Rating: A; Highly recommended!

Pair with: Grilled lamb chops with Patatas a la Riojana, or Chorizo and lentil stew with Morcilla (Spanish blood sausage)

Sample purchased for review

Ratings Key:

(A+) – 95-100/Extraordinary
(A) – 92-95/Outstanding
(A-) – 89-91/Very Good to Outstanding
(B+) – 86-88/Very good
(B) – 80-85/Good
(C) – 70-79/Bleh
(D) – 50-69/#Fail
Other posts you might enjoy:
_________________________________________________________________

Martin Redmond is a Financial Executive by day, and a certified wine geek with latent foodie tendencies the rest of the time. In addition to the wine lifestyle and food he enjoys family, fitness and traveling. He likes to get thoughts of wine off his mind by sharing experiences on his ENOFYLZ Wine blog, which features wine reviews, wine country travel, and wine and food pairings.

Follow me on Twitter @martindredmond for all things wine, and since I’m a wino, with latent foodie tendencies, you’ll also find food and wine pairings, and food related stuff! Become a fan and join ENOFYLZ Wine Blog on Facebook. Cheers!

This article is original to ENOFYLZ Wine Blog.com. Copyright 2014 ENOFYLZ Wine BlogAll rights reserved.

Butternut Squash and Cheddar Bread Pudding with Donkey & Goat Stone Crusher for #winePW

Wine Pairing Weekend is a monthly collaborative event for wine/food bloggers started by David Crowley of Cooking Chat.  It’s a great way to find food and wine pairings that work; along with tips on how to create your own food and wine pairing magic.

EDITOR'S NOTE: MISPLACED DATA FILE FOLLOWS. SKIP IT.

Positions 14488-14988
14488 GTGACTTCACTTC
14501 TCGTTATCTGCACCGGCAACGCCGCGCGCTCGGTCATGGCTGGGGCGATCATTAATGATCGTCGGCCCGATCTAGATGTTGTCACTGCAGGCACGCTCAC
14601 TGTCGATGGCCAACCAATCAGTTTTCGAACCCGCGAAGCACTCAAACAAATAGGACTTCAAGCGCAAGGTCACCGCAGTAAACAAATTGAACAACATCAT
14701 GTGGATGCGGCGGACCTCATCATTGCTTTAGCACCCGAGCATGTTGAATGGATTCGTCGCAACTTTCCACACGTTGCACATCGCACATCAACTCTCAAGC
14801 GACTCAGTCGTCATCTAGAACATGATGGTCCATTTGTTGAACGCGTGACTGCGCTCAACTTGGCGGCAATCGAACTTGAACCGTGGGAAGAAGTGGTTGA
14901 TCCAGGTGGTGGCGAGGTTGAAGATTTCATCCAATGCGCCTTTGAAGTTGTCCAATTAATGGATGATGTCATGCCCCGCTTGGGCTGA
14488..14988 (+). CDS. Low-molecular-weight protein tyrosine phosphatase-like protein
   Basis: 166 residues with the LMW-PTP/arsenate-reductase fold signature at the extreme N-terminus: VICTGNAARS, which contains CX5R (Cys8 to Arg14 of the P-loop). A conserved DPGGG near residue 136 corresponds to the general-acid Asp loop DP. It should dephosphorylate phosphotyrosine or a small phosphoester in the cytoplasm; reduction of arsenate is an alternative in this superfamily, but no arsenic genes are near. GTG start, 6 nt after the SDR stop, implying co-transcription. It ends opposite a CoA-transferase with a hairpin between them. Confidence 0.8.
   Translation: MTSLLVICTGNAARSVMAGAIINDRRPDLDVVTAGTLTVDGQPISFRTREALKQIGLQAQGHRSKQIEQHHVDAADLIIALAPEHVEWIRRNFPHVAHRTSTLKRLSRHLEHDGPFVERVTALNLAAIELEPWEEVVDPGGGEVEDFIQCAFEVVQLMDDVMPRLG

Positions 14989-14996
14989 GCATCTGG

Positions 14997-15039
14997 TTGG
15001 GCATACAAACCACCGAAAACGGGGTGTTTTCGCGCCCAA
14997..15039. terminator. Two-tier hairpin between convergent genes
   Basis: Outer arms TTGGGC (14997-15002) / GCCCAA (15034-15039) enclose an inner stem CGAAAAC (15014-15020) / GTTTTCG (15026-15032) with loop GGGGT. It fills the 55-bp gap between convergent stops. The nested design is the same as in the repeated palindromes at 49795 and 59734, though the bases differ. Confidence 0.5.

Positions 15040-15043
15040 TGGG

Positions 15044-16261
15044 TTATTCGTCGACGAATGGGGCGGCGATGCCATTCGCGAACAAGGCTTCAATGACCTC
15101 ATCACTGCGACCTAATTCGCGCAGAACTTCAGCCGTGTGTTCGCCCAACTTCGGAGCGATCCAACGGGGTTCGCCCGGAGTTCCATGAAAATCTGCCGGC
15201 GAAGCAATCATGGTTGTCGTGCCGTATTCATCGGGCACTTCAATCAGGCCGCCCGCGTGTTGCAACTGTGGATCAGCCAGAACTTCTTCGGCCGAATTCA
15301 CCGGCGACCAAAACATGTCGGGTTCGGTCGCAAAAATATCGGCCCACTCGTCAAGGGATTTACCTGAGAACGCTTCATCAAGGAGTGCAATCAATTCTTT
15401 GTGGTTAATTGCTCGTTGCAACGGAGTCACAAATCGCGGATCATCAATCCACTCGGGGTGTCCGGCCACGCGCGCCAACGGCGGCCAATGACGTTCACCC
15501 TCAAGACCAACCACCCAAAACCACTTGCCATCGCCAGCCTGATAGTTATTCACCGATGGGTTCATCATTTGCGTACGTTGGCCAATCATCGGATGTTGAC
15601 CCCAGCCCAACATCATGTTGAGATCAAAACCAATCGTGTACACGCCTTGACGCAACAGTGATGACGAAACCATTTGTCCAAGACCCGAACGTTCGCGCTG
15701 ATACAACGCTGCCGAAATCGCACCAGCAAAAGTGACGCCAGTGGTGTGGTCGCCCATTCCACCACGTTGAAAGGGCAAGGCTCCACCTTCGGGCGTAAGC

The theme for this month’s Wine Pairing Weekend is “Creative Thanksgiving-Inspired Dishes and Wine Pairings”

The Food

As a certified wine geek with latent foodie tendencies, I almost always decide which wine I want to try, then decide which dish to pair it with.

But this time was different.

All I knew is I wanted an atypical main dish.  I poked around the web and found this Butternut Squash and Cheddar Bread Pudding recipe.  What’s atypical about it is that it’s intended to be a vegetarian main dish - a dish that can command the table…

A delicious savory bread pudding that rivals the big roasted bird.

This dish does the trick! It capture the eye with a brilliant splash of fall color, and it smell even better.  And despite the name it includes a healthy dose of kale too!

I pretty much followed the recipe, except that I cut the recipe in half because the baguette I didn’t yield enough torn bread pieces.  I also added a bit of Herbs de Provence to the custard used to soak the bread.

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I was turned on to savory bread puddings a couple of years ago when I tried one as a side dish for Thanksgiving.  That turned out good. This one turned out great!

Beside presenting beautifully, it’s hearty and it tastes sweet, and savory all at once!

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The Wine

For my wine, I went orange.  An orange wine that is!

For the uninitiated an orange wine, is essentially a wine made from white wine grape varieties (in this case Roussanne) that spends some time fermenting on grape skins (i.e. it’s vinified like a red wine. It’s the skins that give the wine its color).

This white (orange) wine will surprise as it spent 15 days on the skins in a 4 ton open top wood vat before we pressed off to complete fermentation in neutral oak barrels. Orange wines, as they are called, are fascinating for many reasons but most exciting for us is the incredible versatility at the table.